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FILM/SNEAK PEEK : THE LONG VIEW ON FESTIVALS OF SHORT FILMS.

Byline: - Bob McCarthy

Festivals of short films are like a box of chocolates - you never know what you're going to get.

Happily, we brave these exhibitions with all the trepidation of picking through a Whitman's sampler because: 1) we're curious, 2) new talent and ideas are intriguing, and 3) hey, these are shorts. It's not like we won't see something in two hours that clicks.

Just such an assortment can be found today through Sunday at the second annual Los Angeles International Short Film Festival. A total of 76 films from around the world will be judged in the categories of best American film, best foreign film, animation comedy, drama, documentary and experimental.

The festival opens tonight with a gala at the Writers Guild Theatre, 135 S. Doheny Drive, Beverly Hills. All other events will be held at Barnsdall Art Park, 4800 Hollywood Blvd., Hollywood.

As a treat for the 6- to 14-year-old set, Nickelodeon is sponsoring a kids' program of eight shorts from 10 a.m. to noon Sunday at Barnsdall Art Park. Comedy, drama, animation and experimental productions will be shown.

For tickets, call Tickets LA at (213) 660-8587, or buy them at the door. Programs before 5 p.m. are $5; those after 5 p.m. are $7. The festival hotline is (213) 427-8016.

And that's not all.

For those involved in the entertainment industry, there's the eighth annual UCLA Extension Short Fiction Films Premiere Screening at 7:30 p.m. Wednesday in Beverly Hills.

The films being shown are the products of a yearlong course, ``Making the Short Fiction Film.'' The filmmakers are from England, Iran, Germany, Switzerland and Vietnam. The American-born finalists hail from rural Louisiana, Wisconsin and Arizona.

They include a model/actress who was educated in Finland, a Vietnam-born and UCLA-educated physicist and a British filmmaker who was a hostage in Lebanon for 3-1/2 months in the mid-1970s.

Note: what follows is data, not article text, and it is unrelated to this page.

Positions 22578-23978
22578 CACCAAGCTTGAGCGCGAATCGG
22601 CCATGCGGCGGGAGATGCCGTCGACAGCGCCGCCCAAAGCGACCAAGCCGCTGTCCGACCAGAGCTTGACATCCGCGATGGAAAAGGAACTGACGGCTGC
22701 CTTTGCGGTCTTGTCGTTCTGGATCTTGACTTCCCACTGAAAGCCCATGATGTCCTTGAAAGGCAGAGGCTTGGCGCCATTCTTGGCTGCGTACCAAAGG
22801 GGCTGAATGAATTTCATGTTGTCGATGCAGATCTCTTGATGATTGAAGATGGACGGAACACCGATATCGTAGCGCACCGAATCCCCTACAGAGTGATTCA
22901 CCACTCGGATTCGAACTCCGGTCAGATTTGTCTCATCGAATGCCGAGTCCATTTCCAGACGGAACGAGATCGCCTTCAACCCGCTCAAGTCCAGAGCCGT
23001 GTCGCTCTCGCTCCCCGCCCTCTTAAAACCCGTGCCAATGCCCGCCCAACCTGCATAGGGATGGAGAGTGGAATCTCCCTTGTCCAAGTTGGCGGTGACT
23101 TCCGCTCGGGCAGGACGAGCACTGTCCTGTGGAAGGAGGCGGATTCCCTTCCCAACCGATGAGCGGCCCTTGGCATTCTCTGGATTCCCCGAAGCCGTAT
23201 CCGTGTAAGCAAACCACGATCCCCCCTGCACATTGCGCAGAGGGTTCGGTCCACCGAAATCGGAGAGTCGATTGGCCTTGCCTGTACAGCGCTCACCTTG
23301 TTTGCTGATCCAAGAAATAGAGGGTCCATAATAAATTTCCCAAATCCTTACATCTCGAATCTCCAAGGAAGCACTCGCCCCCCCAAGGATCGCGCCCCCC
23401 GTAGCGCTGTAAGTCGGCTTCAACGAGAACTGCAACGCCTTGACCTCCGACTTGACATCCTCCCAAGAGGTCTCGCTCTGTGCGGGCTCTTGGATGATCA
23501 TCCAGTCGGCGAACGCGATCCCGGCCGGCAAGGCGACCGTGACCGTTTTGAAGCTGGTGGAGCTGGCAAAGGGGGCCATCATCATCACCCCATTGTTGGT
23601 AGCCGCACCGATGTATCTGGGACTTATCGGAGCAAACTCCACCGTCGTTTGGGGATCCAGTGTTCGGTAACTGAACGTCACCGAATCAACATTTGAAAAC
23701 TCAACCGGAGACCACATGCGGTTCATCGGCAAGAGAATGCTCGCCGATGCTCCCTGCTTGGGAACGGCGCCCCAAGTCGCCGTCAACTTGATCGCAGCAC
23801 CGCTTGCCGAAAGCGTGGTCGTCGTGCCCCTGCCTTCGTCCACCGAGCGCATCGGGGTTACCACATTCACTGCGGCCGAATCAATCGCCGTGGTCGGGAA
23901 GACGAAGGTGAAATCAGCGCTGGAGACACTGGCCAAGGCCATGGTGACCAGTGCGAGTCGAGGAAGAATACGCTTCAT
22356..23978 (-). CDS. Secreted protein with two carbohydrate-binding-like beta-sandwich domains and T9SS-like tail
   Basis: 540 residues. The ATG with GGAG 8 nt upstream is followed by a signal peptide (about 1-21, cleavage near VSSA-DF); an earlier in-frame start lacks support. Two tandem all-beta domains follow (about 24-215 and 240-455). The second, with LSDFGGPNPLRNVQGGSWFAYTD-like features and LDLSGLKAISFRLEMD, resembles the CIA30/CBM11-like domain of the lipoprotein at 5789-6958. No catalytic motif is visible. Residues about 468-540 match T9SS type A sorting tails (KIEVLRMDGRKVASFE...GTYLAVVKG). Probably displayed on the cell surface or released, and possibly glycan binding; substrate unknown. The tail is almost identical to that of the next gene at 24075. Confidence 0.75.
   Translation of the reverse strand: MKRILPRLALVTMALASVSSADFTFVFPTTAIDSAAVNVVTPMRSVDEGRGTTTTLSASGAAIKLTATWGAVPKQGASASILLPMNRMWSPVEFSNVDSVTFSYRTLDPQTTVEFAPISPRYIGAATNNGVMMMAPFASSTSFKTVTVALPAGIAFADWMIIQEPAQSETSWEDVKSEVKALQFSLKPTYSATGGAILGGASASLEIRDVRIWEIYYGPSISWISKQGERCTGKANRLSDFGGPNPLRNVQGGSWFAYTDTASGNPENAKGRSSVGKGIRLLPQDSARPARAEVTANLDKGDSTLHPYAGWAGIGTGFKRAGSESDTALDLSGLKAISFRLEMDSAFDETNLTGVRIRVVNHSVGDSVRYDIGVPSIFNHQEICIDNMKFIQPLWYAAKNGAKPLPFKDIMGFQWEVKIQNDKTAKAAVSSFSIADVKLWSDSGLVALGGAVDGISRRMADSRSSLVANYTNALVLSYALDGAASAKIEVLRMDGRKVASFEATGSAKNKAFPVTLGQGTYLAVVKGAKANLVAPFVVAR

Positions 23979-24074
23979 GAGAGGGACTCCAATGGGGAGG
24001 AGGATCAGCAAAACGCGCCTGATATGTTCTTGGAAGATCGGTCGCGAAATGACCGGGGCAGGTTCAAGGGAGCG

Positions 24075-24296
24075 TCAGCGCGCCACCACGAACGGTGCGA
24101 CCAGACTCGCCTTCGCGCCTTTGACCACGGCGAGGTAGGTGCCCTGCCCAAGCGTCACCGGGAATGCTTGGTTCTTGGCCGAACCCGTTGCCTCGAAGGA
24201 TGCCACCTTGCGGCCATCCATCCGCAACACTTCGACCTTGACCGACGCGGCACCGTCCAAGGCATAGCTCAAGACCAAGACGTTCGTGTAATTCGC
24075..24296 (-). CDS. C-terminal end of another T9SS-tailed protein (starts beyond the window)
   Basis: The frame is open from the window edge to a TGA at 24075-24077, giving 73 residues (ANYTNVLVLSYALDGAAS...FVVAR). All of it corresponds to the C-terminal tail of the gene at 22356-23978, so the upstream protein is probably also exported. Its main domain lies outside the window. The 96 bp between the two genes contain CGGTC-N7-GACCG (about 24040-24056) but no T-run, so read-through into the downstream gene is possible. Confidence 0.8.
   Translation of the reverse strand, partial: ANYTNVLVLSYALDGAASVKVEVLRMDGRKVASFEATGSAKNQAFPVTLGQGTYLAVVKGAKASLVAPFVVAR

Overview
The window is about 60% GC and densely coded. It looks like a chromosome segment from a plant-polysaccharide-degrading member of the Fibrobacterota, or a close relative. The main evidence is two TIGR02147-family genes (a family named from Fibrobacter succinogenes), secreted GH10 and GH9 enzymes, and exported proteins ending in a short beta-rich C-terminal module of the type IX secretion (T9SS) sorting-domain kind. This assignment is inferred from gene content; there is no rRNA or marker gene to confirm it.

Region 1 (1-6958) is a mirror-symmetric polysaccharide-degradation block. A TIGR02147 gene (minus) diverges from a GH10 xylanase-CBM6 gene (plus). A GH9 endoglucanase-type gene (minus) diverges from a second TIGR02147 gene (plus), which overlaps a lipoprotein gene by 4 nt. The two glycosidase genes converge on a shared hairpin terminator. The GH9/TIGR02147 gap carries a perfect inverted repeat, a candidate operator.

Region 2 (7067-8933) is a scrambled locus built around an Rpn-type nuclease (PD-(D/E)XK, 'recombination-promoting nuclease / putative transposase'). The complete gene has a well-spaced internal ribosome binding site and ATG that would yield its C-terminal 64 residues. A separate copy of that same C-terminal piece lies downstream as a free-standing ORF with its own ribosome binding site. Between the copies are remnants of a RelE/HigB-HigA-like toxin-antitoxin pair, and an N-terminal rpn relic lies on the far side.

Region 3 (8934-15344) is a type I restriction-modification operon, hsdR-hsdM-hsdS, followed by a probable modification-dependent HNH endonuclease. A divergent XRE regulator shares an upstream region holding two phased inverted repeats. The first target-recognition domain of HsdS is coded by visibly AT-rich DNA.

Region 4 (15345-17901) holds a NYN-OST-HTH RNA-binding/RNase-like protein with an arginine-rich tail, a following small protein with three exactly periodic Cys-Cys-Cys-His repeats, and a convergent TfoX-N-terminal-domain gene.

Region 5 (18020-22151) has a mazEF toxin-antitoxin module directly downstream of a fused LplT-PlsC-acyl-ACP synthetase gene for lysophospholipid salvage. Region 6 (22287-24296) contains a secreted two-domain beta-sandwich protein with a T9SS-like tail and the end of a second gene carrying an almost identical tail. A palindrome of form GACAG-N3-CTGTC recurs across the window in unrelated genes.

This special event is free, but seating is limited. Films will screen at the Samuel Goldwyn Theatre at the Academy of Motion Pictures Arts and Sciences, 8949 Wilshire Blvd. To RSVP, call UCLA Extension at (310) 825-9064, Ext. 7.

Mountaintop experience

Next month's Idyllwild Film Festival, Oct. 2-4, will feature a mix of feature films, shorts, documentaries and a chance to rub shoulders with celebrities in an alpine setting.

Actor Andy Garcia will be a VIP again this year, and his film ``The Scalper,'' directed by Richard Wenk and co-starring Andie MacDowell, will make its world premiere. Other premieres include: ``Isn't It Romantic,'' starring Alison Eastwood, Kimberly Williams, Jonathan Silverman and Lauren Hutton; and ``Hollywood Romance,'' which was chosen the best short at the recent Hollywood Film Festival.

A gala party at the Idyllwild Film Institute kicks off this year's festivities, followed by screenings at various venues in town. Passes are being sold by the institute. Call IFI at (909) 659-7733 or access its Web site. www.idyllwildfilm.com. for tickets or general information.

Liberated nation

With the breakup of the Eastern Bloc and Hungary's admission into the NATO alliance, a resurgence of creativity in that European nation is under way.

Laemmle's Music Hall Theatre in Beverly Hills is hosting a Hungarian Film Festival from Oct. 16-22 to demonstrate the rejuvenated spirit of this nation, whose ties with Hollywood can be traced back to the early years when Hungarian immigrants were predominant in the business. This exhibition is presented by Bunyik Entertainment with support from the Hungarian Motion Picture Foundation.

For information, call (818) 848-7395.

`Jazz on Film'

A two-week film exhibition titled ``Jazz on Film: The Harlem Connection'' begins Sept. 18 at the Los Angeles County Museum of Art. It coincides with a museum exhibition covering the years from the Harlem Renaissance through the 1950s.

A photo shoot in the summer of 1958 brought together dozens of jazz greats, including Count Basie, Dizzy Gillespie, Charles Mingus, Thelonious Monk and Lester Young, and is the basis for the film ``A Great Day in Harlem,'' screening 7:30 p.m. Sept. 18. Director Jean Bach culls together clips of performances, home movies and interviews with the musicians in this extraordinary documentary.

Clint Eastwood's 1988 biographical film ``Bird'' about alto saxophonist Charlie Parker will screen afterward. Eastwood tracks Parker's drive and torment leading up to his death at age 35.

On Sept. 19, ``All Roads Lead to Harlem'' will show at 7:30 p.m. This compilation by jazz aficionado and archivist Mark Cantor peers into the Harlem scene and all the famous clubs, like the Cotton, as well as the out-of-the-way joints and the musical personalities that made that era special.

Tickets are $7 general admission, $5 for museum, AFI members, seniors and students. For ticket and program information, call (323) 857-6010.

CAPTION(S):

Photo

Photo: Forest Whitaker portrays saxophonist Charlie Parker in ``Bird,'' screening Sept. 18 as part of ``Jazz on Film: The Harlem Connection'' at the Los Angeles County Museum of Art.
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Title Annotation:L.A. LIFE
Publication:Daily News (Los Angeles, CA)
Date:Sep 11, 1998
Words:819
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